Whatever we say, our words should not dismiss their pain or trivialize their circumstances. While their situation may not seem like a big deal to us, it is a big deal to them. The pain and suffering they are going through right now are real and raw.
Don’t be a problem-solver
It’s in our nature to be problem-solvers. When trouble strikes, it’s tempting to act on the urge to quote Scripture or spout clichés like “trust God” and “everything happens for a reason.”
Besides sounding superficial or dismissive, “quick fix” answers can do more harm than good because a person who’s in crisis has no way of putting this “advice” to action.
It’s also tempting to offer a comparative story in hopes that it will lift their spirits (“My colleague went through a situation like yours...”). This should be used with discretion. While useful in some situations, it can also backfire.
Every crisis is different. By sharing someone else’s experience, it creates the impression that we do not care about the person’s unique situation.
Moreover, those in a depressive state might believe that their situation is hopeless – they have enough trouble putting one foot in front of the other.
Remember that you don’t know (and might never know) all the facts. Instead, consider asking guiding questions that allow the person to process their emotions and come to their own conclusions: How do you feel now? What’s going on in your mind? Why do you feel this way?
If they are a Christian, help them find their hope and strength in God – to see where He is in the situation.
Advise with discretion. Share your thoughts only when they initiate counsel and if they appear receptive to hear what you have to say.
When a person is in the midst of a crisis, it’s easy to slip into a depressive state. With many negative thoughts swirling in their head, they can go down the path of believing that life has no purpose or meaning.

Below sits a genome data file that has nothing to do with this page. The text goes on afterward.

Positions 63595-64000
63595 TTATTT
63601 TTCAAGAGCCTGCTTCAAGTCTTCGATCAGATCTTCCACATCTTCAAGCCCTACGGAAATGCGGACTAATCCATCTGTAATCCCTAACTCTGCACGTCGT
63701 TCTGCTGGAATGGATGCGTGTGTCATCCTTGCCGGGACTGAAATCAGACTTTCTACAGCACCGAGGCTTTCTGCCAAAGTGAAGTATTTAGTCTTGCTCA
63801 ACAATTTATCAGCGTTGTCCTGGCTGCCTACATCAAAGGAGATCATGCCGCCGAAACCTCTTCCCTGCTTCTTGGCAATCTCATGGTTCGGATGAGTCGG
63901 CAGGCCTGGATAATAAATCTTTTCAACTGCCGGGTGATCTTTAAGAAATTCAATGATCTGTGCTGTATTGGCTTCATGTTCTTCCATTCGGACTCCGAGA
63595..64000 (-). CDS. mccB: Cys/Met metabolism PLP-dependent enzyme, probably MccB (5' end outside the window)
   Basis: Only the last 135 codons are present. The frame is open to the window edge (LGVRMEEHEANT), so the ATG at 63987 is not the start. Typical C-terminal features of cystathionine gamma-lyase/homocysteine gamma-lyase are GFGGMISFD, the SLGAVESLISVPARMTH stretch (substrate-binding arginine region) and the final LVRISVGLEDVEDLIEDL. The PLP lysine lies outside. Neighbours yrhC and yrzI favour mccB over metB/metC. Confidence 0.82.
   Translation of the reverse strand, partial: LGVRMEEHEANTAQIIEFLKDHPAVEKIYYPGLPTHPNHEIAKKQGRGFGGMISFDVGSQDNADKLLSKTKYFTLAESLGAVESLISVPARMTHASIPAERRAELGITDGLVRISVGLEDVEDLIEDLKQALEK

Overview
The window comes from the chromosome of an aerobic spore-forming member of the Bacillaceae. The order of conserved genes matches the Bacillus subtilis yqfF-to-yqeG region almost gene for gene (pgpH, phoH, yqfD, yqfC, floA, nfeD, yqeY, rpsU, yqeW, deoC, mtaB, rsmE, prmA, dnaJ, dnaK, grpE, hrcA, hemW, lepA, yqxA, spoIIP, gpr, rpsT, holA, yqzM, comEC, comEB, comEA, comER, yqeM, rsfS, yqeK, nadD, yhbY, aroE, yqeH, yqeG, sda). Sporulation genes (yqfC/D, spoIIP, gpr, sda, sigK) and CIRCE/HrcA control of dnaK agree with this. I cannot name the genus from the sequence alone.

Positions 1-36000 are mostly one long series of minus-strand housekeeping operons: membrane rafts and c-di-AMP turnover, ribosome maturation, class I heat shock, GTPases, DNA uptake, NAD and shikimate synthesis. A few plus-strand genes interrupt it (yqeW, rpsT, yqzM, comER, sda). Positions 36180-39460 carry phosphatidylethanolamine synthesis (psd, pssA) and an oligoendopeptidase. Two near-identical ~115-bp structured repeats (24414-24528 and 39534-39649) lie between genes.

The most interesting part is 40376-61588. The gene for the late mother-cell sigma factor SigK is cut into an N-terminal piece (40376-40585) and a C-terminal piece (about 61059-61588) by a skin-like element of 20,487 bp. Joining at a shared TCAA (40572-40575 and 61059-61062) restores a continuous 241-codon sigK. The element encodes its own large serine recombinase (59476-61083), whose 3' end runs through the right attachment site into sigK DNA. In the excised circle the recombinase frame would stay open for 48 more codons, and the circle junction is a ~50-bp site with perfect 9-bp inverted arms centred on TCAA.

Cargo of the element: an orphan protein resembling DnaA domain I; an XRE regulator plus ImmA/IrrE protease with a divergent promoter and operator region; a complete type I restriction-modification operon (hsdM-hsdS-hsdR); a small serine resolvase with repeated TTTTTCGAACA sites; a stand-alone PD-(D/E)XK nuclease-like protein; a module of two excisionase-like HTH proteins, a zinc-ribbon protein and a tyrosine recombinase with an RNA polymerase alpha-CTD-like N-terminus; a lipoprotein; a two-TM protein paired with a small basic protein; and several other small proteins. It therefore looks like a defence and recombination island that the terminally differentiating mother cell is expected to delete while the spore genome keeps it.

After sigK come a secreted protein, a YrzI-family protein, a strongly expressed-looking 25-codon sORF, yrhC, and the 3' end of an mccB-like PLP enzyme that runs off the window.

It’s fine if the person wants to seek solitude. Moments of grief, crying, or anger are also normal. But when they continue to isolate, their grief doesn’t improve, or their behavior they get worse, it might be time to intervene.
If there is concern that the person is unwilling (or unable) to move towards acceptance, seek the help of others (family, friends, counselors, spiritual leaders) who can better assess the situation and step in.
When we have done all we can, we must not forget the One who can do it all.
Prayer helps to focus back on God – to see where He is in the situation and how we can partner with Him in ministering to our friend.
Prayer also helps us surrender the situation back to Him – to acknowledge that He is in charge and that we need His help to turn things around.
Pray for discernment. Pray for breakthrough. But above all things, pray that God will be glorified as He turns this mess into His miracle.
My heartfelt appreciation to the Trinity Christian Centre pastors and TCA College lecturers interviewed for this article.
This article was originally published in Issue 04/2018 of the Trinitarian magazine.
Reflect & Respond
Is there someone you know who’s going through challenges because of COVID-19? How can you show care and concern to him/her?
Think of a time when God turned your mess into a miracle. Who can you share this testimony with?